How does someone develop into the top collegiate sports broadcaster? For Evan Hughes, it was a journey that began as a 12-year-old when he volunteered as the public address announcer for his sister’s all-star softball games. 

There’s one moment that still sticks out in memory for Hughes along the way. He was calling play-by-play football on Patriot Talk Live, the network home he created for all sports radio broadcasts of the high school he attended, Patrick Henry High School in Ashland, Virginia.

In the tense final moments of the 2014 Tomato Bowl, the epic rivalry between Patrick Henry and Lee-Davis High School (now Mechanicsville High School), the Patriots sealed the win with an interception in the end zone.

On the call, Hughes spontaneously bellowed “Holy Toledo!”

“It was sheer joy that I got to call this awesome moment,” Hughes said. “I just knew at that point. Not that I knew I was good enough to pursue play-by-play broadcasting, but I knew I loved it. I said this is more than just a hobby. I look back on that being the first big moment I got to call, and I remember thinking this is something I really want to do.”

“Holy Toledo!” has become synonymous with Hughes calling games over the last four years at Virginia Tech. Now, another phrase can forever be linked to him: 2021 Jim Nantz Award winner.

On May 28, Hughes learned that the Sportscasters Talent Agency of America had chosen him as the 2021 Jim Nantz Award winner, which recognizes the nation’s most outstanding collegiate radio and TV sports broadcaster.

“I’m just at a loss of words, to be honest,” Hughes said. “I feel lucky to be in this position because there’s so many talented people around the country. The reels were so great this year. I’m just excited for Virginia Tech. This is one of the happiest days of my life.

“It’s not everyday you see your parents cry in front of you. Just a really special day. I feel so lucky I get to experience it with my family.” 

Hughes, who graduated from the School of Communication earlier this month, made history by becoming the first All-American (those ranked in the top six) from Virginia Tech when he finished second in 2020. This year, he stitched his name in collegiate broadcasting lore by becoming the university’s first winner in the 13-year history of the award.

“This is a landmark day for Evan and for the School of Communication,” said Robert E. Denton Jr., director of the School of Communication. “When we officially made sports media and analytics a major in 2020, we were excited to see the results it would yield. This is just the first step. Congratulations to Evan, our hard-working faculty in this area led by Bill Roth, all of our students in the sports media and analytics major, and everyone else who has helped the program transform into what it is today.”

It’s all a testament to the work that has been done to elevate Virginia Tech’s sports media and analytics program into one of the most competitive majors at the university. When Hughes learned that Roth was returning to Virginia Tech in 2016 to join the School of Communication and bring his expertise in the sports media industry as a professor of practice, it was a dream come true.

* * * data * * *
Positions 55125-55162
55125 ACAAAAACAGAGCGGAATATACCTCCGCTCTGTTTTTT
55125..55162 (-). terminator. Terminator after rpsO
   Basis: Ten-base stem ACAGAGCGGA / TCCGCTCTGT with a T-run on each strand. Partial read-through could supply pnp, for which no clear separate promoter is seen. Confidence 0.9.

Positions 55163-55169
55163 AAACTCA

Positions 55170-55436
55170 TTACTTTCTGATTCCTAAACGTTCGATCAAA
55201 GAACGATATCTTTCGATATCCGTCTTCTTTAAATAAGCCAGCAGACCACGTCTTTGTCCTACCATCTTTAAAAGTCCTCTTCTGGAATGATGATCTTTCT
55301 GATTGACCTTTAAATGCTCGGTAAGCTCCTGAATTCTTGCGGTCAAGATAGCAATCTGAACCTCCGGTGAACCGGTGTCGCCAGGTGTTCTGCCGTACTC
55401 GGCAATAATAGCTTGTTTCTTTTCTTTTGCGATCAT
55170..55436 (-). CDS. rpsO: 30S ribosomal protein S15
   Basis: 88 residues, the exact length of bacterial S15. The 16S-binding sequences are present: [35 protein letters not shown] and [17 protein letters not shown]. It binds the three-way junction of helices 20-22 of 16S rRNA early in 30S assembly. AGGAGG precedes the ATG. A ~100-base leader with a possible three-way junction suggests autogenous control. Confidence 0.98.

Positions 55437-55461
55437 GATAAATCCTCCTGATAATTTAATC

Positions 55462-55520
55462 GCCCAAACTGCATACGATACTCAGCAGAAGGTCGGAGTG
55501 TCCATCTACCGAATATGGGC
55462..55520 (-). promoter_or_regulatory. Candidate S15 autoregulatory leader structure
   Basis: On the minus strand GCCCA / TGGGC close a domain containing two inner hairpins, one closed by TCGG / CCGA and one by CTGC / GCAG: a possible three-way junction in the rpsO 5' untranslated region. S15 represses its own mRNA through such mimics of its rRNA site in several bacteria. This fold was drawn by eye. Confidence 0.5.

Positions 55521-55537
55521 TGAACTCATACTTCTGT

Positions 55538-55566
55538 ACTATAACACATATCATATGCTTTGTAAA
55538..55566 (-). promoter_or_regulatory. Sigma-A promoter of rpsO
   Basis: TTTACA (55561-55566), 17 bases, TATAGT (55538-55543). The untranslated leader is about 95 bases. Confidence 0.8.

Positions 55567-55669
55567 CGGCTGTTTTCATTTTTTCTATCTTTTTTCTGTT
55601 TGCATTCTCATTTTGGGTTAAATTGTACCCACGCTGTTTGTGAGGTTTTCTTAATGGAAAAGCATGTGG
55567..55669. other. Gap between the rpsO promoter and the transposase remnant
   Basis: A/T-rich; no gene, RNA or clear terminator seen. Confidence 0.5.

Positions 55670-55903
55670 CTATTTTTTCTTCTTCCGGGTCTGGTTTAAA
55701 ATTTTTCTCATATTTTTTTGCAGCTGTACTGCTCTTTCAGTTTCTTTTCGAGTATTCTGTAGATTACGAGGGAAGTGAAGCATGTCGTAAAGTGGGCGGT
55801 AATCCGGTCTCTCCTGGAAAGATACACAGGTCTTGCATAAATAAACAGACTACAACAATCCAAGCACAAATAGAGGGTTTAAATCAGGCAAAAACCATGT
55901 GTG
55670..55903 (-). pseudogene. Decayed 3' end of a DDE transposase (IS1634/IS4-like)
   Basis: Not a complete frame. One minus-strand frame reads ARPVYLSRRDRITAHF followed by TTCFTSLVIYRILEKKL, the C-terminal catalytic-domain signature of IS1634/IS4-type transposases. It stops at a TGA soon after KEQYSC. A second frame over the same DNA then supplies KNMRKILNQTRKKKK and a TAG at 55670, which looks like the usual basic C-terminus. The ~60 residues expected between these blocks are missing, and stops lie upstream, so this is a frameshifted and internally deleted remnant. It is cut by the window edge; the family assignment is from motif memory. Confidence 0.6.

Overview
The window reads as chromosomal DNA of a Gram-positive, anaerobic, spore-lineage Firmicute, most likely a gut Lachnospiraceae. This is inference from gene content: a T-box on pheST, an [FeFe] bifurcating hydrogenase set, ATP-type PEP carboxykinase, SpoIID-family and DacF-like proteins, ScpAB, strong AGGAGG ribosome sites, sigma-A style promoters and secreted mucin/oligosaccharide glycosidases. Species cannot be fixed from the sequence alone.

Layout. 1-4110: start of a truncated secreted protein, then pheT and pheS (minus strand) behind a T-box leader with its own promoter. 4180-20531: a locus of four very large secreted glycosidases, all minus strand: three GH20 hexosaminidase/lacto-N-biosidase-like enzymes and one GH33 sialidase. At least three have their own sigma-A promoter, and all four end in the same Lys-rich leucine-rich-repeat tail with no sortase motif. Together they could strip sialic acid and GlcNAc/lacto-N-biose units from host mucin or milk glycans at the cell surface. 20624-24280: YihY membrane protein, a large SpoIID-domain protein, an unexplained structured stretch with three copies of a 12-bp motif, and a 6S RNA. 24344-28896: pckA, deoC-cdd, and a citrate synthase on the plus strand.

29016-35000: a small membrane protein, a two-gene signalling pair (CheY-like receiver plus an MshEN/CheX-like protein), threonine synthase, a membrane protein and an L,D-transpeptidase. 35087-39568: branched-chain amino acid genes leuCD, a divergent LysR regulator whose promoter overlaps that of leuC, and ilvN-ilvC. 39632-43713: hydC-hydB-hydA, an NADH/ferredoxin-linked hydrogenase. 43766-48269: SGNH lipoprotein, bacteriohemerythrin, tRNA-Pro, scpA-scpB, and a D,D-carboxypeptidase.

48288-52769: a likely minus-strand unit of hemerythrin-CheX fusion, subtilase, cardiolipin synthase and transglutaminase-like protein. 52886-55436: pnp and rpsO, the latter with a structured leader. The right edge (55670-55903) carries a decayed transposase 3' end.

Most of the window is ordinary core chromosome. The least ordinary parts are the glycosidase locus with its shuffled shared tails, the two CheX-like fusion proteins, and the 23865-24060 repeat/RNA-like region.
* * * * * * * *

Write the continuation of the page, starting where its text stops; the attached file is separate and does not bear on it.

Hughes’ father, Kelly, played soccer for Virginia Tech, so the family had long been Hokie fans. Many Saturdays growing up, Hughes would sneak away from the bleachers at his sister’s softball games and find comfort in the car listening on the radio to Roth’s “Touchdown Tech!” call, which became iconic over his 27-year career as the Voice of the Hokies.

“I look back on it and think how lucky I am that I can not only meet my idol, but work with Bill on a daily basis,” Hughes said. “I’m in the position I am today, the person and the professional, because of the person I admired growing up. That’s really special.” 

From the moment Hughes arrived on campus as a freshman in 2017, he’s worked hand-in-hand with Roth and all the students in the sports media and analytics program to improve his craft. Hughes gained valuable experience over the past four years as a play-by-play broadcaster for the ACC Network Extra, the play-by-play broadcaster for the St. Cloud Rox of the Northwoods League, the podcast host for, and the sports director for 3304 Sports, the multimedia platform for student sports journalism at Virginia Tech.

“I’m elated for Evan, who has developed into an outstanding broadcaster at Virginia Tech,” Roth said. “His work ethic, his enthusiasm, and his passion for our craft were evident from the first day he stepped on campus. He’s played a profound role in the growth of our sports media and analytics program, and I’m proud he’s the first Jim Nantz Award winner from Virginia Tech.”

Now, it’s no longer a secret: Virginia Tech is producing some of the top rising stars in sports journalism. And it intends to keep it that way for years to come.

“Sports media and analytics, 3304 Sports, Virginia Tech, stand up baby,” Hughes said. “This is a win for Virginia Tech and for our program. I’m proud to be a Hokie!”

The next time Hughes takes the broadcast booth, he’ll go through his normal routine. A routine that always includes a reflective moment as he looks into the stands with an attitude of thankfulness that everyone can apply to their own individual journey.

“Honestly, being a good person and showing kindness and compassion to others is so important,” Hughes said. “If you make other people feel like they’re important, that’s three-fourths of the battle, in my opinion. Then, the broadcasting will take care of itself.”

Written by Cory Van Dyke